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24 Aug

News and Analyses, A Foreign Perspective

English Online International Newspapers

Nearly all of these are English-edition daily newspapers. These sites have interesting editorials and essays, and many have links to other good news sources. We try to limit this list to those sites which are regularly updated, reliable, with a high percentage of “up” time.

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Fugitive Venezuela prosecutor says she has proof of Maduro graft

Video by FRANCE 24

Text by NEWS WIRES

Evarista Sa / AFP | Venezuela’s fugitive former top prosecutor Luisa Ortega at a conference with representatives from Mercosur, in Brasilia, on August 23, 2017.

Venezuela’s recently ousted chief prosecutor accused President Nicolas Maduro and several allies on Wednesday of participating in acts of corruption, saying she would turn over proof that would help other countries prosecute.

Venezuela’s government quickly fired back, accusing Luisa Ortega Diaz of “grave moral and ethical infractions.”

Ortega spoke during a meeting of Mercosur trade bloc prosecutors in the Brazilian capital, Brasilia. Ortega was removed by a new, pro-government constitutional assembly in early August after breaking with Venezuela‘s socialist government.

She fled abroad with her husband, whose arrest was ordered by the country’s supreme court.

“I want to denounce, in front of the world, a grave situation in Venezuela: that of excessive corruption,” Ortega said. “Because of that reason, (Maduro’s administration) is violating the constitution and law to protect itself.”

Ortega said she had evidence implicating Maduro and other top officials in corruption involving Brazilian constructor Odebrecht and other companies.

Ortega told reporters after the meeting that Maduro loyalist Diosdado Cabello received $100 million from Odebrecht via a Spanish company called TSE Arietis, which was owned by cousins of Cabello.

She also claimed that Maduro was the owner of a Mexican company that Venezuela had contracted to provide basic foodstuffs. She said Group Grand Limited was registered in Mexico under the names Rodolfo Reyes, Alvaro Pulido Vargas and Alex Saab, but that Maduro was the real owner.

Ortega’s claims could not be immediately verified. Emails sent to Group Grand Limited, TSE Arietis and Odebrecht seeking comment were not immediately returned.

“It’s impossible for cases to be investigated in Venezuela,” said Ortega, adding that she was providing documentation to the United States, Brazil, Colombia and Spain.

Odebrecht has been at the center of the massive “Car Wash” probe in Brazil involving kickbacks for contracts. Over the last three years, dozens of Brazil’s top politicians and businessmen have been jailed, including former Odebrecht CEO Marcelo Odebrecht.

The investigation has led to prosecutions in several countries in Latin America where Odebrecht and other Brazilian construction companies operated.

Hours later Ortega’s replacement, Tarek William Saab, told reporters in Venezuela’s capital that the accusations “lacked validity” and should presented to Venezuelan authorities.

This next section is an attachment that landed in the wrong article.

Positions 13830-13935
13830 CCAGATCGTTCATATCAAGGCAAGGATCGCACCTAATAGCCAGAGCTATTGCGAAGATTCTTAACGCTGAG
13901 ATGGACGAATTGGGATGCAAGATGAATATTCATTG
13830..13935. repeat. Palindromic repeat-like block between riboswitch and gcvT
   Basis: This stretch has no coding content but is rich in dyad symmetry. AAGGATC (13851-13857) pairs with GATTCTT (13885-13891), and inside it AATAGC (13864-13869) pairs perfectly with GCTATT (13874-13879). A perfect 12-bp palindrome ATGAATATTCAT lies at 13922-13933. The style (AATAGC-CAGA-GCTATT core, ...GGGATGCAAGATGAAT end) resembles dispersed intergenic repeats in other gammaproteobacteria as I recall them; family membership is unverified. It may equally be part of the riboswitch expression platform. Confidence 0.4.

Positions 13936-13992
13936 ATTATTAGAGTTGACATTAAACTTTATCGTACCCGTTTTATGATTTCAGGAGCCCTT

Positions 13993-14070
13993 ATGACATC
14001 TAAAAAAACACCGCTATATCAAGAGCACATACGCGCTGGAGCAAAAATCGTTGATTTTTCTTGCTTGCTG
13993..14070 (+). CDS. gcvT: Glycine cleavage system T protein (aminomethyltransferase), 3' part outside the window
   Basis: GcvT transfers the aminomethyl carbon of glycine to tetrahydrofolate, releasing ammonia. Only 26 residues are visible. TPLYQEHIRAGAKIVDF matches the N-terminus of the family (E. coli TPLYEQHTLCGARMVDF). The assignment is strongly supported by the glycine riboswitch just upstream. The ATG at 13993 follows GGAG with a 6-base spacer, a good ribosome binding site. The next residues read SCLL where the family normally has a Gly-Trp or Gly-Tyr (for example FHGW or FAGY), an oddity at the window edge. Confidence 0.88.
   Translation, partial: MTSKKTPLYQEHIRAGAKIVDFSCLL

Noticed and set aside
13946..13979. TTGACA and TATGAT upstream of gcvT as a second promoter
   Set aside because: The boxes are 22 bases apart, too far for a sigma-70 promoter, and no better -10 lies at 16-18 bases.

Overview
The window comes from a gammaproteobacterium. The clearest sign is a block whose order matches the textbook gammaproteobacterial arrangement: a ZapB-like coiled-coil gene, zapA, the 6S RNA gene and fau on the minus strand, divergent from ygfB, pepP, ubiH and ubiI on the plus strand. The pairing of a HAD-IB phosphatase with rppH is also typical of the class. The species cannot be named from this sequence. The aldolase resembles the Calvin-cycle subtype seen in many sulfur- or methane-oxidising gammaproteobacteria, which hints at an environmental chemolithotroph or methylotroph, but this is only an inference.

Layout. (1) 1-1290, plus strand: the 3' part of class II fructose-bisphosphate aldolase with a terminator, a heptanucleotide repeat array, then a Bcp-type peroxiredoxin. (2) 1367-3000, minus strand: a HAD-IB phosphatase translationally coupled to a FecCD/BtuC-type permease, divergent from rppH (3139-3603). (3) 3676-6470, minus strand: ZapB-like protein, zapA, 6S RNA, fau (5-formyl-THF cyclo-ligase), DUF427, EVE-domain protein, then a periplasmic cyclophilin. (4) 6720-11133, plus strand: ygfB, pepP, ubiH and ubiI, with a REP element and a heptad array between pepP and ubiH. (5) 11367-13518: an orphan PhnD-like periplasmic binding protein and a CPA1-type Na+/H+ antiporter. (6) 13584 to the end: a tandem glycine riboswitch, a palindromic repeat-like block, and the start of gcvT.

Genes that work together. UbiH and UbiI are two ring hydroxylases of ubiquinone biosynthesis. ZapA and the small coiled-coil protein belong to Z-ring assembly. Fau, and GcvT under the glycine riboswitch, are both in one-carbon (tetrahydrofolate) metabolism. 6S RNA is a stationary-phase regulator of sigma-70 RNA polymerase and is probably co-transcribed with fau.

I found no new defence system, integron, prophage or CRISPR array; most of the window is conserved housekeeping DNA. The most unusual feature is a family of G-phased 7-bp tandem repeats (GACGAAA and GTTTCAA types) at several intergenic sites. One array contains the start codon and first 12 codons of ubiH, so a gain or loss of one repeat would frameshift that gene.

Saab called Ortega a “world tourist” who had been pushed out because of her own infractions.

Even if Ortega possesses strong evidence, however, it’s not clear whether it could hurt Maduro’s administration, which is already alienated from many of the region’s countries.

While Brazil shares information with other countries related to the “Car Wash” investigation, authorities say they leave the prosecution of foreign nationals to justice officials in those countries.

Ortega’s visit to Brazil, Latin America’s most populous nation and largest economy, came a day after Maduro claimed that she was working with Washington to damage his administration and said Venezuela would ask for an international arrest warrant for Ortega. It wasn’t immediately known if that had been requested or if it would be considered.

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World Politics

Germany

Roads, refugees and loneliness are on voters’ minds in Germany’s ‘most average place’ a month from the federal poll

The town of Haßloch, Germany.

Haßloch in Germany. If it sells here, it will sell elsewhere in Germany, according to the statisticians. Photograph: Hassloch.de

As Angelika Schneide pushed her trolley down the ice-cream aisle in Haßloch’s supermarket, she hovered over an unfamiliar flavour. “This is the fun of shopping here,” Schneide, 46, said, putting a tub in her trolley. “We get to try everything out.”

Haßloch, a large village in the south-western state of Rhineland-Palatinate, enjoys the title of “most average place in Germany”. Using a list of criteria – including age, income, education and marital status – statisticians determined years ago that its 21,000 inhabitants were broadly representative of the whole of Germany. In the mid-1980s, the Society for Consumer Research (GfK) picked it as the place to test out new products.

About two-thirds of the population are said to be signed up as official testers, in return for vouchers or entries to prize draws. If Schneide is anything to go by, Haßlochers lap up their status as Germany’s decision-makers.

“It’s quite something to know when I do the weekly shop I’m effectively making decisions on behalf of millions of other Germans,” she said.

The GfK theory is that if it sells here, it will sell elsewhere in Germany. If a product flops during a trial run, it will be likely to be consigned to the dustbin of marketing history.

The representative behaviour of Haßloch’s inhabitants is also viewed as a useful gauge of how Germans might behave when the country goes to the polls on 24 September.

The election has been widely interpreted as a referendum on Angela Merkel’s 12-year chancellorship, and all polls so far predict a secure win for her Christian Democrats.